Analysing properties of various enzymes to develop top-quality protein powders
Experts at Bioco, Nofima, Norilia, Nortura and SINTEF are collaborating to better utilise rest raw materials from chicken and turkey. The goal is to develop healthy ingredients for human consumption.
Nortura Hærland, in Inner Østfold, processes up to 100,000 chickens every single day. This results in many packs of breast fillets, thigh fillets, minced meat, thighs and breasts – and there is a lot left over. Quite a lot of meat is left on the carcass. This is called rest raw material or residual biomass and is mostly used for animal feed. The goal is to develop ingredients for human consumption because this raw material contains nutritious components that can be utilised in various foodstuffs.
The development and production of the new ingredients take place right next door to Nortura’s chicken slaughterhouse in Hærland. This company is called Bioco and is Norway’s only facility that converts chicken and turkey raw materials into high-quality ingredients. Two parallel pipes which lead from just under the roof of the slaughterhouse across the road to Bioco carry this raw material.
The composition of rest raw materials may vary. For example, there is a difference in nutrients between rest raw materials from turkey and rest raw materials from chicken. The same is true for skin as opposed to the meat left on the carcass. In order to make products of the same quality day after day, it is important that the raw material mixtures have as consistent a quality as possible, or that one is aware of the differences and knows what type of process is required to achieve a consistent quality.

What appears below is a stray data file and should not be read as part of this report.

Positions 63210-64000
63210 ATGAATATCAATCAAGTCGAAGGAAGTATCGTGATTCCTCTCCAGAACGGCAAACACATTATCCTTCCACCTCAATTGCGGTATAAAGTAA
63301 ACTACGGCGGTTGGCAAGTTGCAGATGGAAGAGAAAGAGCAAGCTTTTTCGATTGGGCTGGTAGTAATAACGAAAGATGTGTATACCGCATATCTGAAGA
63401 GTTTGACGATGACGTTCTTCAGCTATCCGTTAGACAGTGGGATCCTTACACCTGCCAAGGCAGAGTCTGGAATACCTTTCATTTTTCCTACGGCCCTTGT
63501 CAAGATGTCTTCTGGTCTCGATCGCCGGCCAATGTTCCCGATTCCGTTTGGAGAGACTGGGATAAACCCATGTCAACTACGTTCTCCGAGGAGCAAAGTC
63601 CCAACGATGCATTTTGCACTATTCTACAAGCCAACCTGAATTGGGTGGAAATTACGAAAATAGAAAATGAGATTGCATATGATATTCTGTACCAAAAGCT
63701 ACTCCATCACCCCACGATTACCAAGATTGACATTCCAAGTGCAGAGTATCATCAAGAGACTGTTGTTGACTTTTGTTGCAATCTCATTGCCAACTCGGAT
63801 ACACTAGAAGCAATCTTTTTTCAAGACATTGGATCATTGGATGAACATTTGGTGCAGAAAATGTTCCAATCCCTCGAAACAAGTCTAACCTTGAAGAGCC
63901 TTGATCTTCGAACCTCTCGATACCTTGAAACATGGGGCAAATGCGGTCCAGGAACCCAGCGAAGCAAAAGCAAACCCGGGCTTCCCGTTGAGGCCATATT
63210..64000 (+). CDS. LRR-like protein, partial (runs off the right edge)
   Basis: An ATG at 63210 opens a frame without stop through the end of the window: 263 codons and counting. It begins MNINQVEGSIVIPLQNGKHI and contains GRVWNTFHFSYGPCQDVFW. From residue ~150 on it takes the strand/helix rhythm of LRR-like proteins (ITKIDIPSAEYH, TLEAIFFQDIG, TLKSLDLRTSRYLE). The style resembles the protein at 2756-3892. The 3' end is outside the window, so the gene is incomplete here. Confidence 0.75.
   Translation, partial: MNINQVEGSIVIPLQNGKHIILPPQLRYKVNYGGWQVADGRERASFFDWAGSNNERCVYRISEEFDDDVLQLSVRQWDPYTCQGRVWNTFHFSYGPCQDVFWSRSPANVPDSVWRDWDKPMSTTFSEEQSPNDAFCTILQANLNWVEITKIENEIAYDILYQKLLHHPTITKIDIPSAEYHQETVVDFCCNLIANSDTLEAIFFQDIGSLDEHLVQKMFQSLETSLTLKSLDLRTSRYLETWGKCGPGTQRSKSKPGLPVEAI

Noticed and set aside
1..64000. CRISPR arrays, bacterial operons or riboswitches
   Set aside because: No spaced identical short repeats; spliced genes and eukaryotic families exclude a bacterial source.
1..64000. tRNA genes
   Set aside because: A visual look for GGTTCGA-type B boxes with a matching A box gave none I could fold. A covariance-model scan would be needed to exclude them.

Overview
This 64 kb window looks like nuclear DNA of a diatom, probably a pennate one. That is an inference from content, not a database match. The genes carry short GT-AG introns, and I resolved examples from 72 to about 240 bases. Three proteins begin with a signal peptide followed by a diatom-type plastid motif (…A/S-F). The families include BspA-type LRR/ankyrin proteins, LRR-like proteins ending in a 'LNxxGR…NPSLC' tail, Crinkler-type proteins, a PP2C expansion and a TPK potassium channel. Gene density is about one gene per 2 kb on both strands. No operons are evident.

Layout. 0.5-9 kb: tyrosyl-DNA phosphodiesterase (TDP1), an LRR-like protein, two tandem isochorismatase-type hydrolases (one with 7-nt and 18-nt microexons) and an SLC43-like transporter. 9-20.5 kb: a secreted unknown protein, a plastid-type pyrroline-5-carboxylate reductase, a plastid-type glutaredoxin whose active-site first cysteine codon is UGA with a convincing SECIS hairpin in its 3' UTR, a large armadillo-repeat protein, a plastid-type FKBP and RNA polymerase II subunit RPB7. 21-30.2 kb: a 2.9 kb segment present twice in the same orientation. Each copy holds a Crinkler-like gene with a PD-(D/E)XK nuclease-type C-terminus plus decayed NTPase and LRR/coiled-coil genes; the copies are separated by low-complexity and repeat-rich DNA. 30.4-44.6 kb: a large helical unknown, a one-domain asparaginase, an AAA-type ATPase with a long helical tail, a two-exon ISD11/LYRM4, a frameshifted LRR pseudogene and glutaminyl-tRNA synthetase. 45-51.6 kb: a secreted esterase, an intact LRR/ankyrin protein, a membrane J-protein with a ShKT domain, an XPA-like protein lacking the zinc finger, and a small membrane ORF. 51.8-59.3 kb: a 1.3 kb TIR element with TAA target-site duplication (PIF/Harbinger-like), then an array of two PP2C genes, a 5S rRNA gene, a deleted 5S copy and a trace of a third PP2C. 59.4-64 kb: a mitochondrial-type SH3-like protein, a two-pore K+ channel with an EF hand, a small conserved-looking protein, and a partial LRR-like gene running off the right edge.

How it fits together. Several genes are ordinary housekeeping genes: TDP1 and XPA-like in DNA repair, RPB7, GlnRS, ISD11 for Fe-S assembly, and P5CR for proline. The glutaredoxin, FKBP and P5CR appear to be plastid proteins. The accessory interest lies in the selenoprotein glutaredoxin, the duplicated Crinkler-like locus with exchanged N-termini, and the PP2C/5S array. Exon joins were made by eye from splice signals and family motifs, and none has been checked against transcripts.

That is why the scientists have installed an NIR sensor just behind the grinder that grinds the rest raw materials into a mince. Among other things, the sensor measures the contents of fats, proteins and bones in the mixture that continuously flows past.
“In this way, we can learn more about how much the raw material actually varies, and how the variation affects the process and the final product”, says Nofima Senior Engineer Katinka Dankel.
Together with doctoral research fellows Bijay Kafle and Marco Cattaldo, she has spent many workdays at Bioco following up on the NIR measurements and collecting more data from the process and the product.
The ground raw material is mixed with water and enzymes, and then a so-called hydrolysis process takes place. This is an imitation of what happens in the body’s digestive system where enzymes break down larger protein molecules into smaller peptides and amino acids. After about an hour, the process ends and the mixture is separated into three different fractions: fats, water-soluble proteins and a sediment rich in minerals.
“The unique thing about this process is that all the raw material is converted into valuable products – nothing is wasted. In the current tests, we are focusing on the protein part”, says Nofima Senior Scientist Nils Kristian Afseth.
Enzymes affect the taste